Youth workers support young people to improve their health, education, training and employment opportunities.
Youth workers usually earn
$19-$28 per hour
Senior youth workers usually earn
$28-$35 per hour
Source: Ara Taiohi, 2018.
Pay for youth workers varies depending on experience, responsibilities and location.
- New youth workers usually start on the minimum wage.
- More experienced youth workers in specialised areas usually earn between $20 and $28 an hour.
- Senior youth workers who work as team leaders or managers can earn from $28 to $35 an hour.
Many youth workers work part time. Some do part or all of their job as volunteers, or receive payment for expenses only.
Source: Ara Taohi, 2018.
- PAYE.net.nz website - use this calculator to convert pay and salary information
- Employment New Zealand website - information about minimum wage rates
(This information is a guide only. Find out more about the sources of our pay information)
What you will do
Youth workers may do some or all of the following:
- build relationships with young people and their families/whānau and peers
- establish relationships with communities, schools, training providers and employers
- provide support, information and resources
- help young people connect with social services
- plan, deliver and evaluate programmes and events for young people
- write reports, prepare funding applications and manage budgets.
Skills and knowledge
Youth workers need to have knowledge of:
- how to work effectively with young people
- practices and resources that are useful for working with young people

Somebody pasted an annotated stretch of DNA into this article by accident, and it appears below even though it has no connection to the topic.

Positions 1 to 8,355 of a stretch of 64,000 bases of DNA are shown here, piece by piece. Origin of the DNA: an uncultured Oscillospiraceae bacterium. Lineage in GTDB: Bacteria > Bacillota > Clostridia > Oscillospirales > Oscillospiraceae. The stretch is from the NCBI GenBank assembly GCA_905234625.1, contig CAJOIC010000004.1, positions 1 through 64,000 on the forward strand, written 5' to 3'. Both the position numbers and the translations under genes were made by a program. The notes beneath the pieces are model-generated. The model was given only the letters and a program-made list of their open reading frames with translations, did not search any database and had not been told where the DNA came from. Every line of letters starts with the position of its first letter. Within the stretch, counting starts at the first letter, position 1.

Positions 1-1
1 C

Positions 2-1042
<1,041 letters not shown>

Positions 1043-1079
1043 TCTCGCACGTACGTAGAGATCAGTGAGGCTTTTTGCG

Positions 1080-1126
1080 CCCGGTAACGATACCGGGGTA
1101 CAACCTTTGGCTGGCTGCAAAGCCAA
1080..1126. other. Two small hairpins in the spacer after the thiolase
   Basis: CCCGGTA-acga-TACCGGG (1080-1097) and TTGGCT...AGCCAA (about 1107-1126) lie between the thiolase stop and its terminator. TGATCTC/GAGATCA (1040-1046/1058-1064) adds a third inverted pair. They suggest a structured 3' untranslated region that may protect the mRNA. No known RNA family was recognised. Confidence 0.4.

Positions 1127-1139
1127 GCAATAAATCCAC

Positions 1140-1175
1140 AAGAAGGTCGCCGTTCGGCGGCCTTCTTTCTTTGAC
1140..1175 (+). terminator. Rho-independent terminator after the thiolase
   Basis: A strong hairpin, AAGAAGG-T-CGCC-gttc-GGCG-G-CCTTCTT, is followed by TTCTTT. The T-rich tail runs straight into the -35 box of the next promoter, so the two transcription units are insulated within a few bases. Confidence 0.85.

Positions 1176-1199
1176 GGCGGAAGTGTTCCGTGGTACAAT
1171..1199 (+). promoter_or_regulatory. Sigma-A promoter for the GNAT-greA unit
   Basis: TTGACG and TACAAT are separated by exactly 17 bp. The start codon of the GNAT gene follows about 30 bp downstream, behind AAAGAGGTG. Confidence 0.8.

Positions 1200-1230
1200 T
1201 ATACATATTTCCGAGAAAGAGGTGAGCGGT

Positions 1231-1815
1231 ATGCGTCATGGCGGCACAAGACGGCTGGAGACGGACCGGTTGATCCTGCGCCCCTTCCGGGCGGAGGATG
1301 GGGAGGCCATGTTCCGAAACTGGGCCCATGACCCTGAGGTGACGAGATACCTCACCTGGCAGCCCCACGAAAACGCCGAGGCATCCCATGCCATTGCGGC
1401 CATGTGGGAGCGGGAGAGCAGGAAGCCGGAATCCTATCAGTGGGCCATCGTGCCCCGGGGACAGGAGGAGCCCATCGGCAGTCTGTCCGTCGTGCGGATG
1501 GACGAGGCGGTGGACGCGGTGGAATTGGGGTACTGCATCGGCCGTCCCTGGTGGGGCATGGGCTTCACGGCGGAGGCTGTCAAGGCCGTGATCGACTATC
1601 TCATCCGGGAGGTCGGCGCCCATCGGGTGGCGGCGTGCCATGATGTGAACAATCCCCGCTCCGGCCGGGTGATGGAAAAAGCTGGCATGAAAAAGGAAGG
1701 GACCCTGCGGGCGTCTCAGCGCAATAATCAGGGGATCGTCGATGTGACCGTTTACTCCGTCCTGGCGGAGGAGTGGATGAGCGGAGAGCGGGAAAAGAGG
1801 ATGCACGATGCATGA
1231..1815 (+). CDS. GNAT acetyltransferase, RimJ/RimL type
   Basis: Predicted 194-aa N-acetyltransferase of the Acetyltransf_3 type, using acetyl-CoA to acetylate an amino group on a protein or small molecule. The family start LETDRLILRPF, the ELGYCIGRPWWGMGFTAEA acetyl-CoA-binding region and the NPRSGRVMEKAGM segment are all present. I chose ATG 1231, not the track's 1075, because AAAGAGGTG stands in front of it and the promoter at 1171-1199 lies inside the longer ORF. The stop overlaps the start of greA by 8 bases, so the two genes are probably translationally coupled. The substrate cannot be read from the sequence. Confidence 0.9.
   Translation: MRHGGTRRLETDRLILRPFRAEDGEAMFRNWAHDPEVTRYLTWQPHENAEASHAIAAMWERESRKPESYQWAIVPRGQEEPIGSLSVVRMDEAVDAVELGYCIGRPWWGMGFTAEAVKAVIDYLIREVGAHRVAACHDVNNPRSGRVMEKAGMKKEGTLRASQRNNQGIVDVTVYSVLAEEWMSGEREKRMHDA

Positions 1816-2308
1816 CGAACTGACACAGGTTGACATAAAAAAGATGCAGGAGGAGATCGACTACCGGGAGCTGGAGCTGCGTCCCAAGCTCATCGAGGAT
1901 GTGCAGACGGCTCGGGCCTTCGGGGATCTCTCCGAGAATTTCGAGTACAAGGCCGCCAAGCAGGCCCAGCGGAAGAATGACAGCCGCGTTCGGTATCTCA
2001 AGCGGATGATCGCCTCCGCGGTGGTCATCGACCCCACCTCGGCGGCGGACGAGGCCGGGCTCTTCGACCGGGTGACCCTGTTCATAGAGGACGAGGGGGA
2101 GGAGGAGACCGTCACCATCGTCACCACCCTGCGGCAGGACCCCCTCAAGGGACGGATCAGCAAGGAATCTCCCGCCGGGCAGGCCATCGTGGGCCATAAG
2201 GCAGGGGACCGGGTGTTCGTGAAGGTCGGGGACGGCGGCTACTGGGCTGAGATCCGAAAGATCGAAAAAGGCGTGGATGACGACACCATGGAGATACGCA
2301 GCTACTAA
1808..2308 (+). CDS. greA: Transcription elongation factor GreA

- youth culture and their communities
- physical and mental health issues among youth
- laws and policies that affect young people.
Youth workers specialising in working with Māori communities also need to have knowledge of te reo Māori and tikanga (language and culture).
- may work full time or part time, shifts, long or irregular hours, or be on call
- work indoors in youth centres, community facilities and offices, schools, homes, churches, marae and government agencies, or outdoors when running camping or sports activities
- may travel locally to meet people they work with, and nationally to attend workshops.
What's the job really like?
Youth workers often start as volunteers
I was a youth leader at our local church and loved hanging out with the kids.
I was studying to be a PE teacher but the youth pastor at Massey asked if I'd ever thought of doing youth work as a profession. I switched to a diploma in youth and community studies and I’m glad I made the move.
My work at Evolve varies – I might be mentoring, helping people access Work and Income benefits and fill out forms, going to appointments, or helping with Study Link and study options.
I also run groups, anything from intense groups like helping people with mental health issues to board games.
Support and time out vital
A big thing is supervision [having professional support for your role]. When I was a young youth worker I didn’t think I needed it, but you just can’t do this job without having someone to talk to confidentially.
In my first youth work job it was hard to get away. My wife and I were both bringing work home and weren’t having time together. It just got too much.
Now we talk about work on the way home but once we get home we don't, so it’s calm and peaceful – that’s been huge – you need to have some breathing space and unplug at home.
There are no specific requirements to become a youth worker. However, most employers prefer you to have a relevant qualification such as a New Zealand Certificate in Youth Work (Level 3 or 4), a New Zealand Diploma in Youth Work (Level 6), or a similar qualification in a Māori context.
You will need to pass a police check, and hold a full driver's licence if travel is involved.
Senior level youth worker qualifications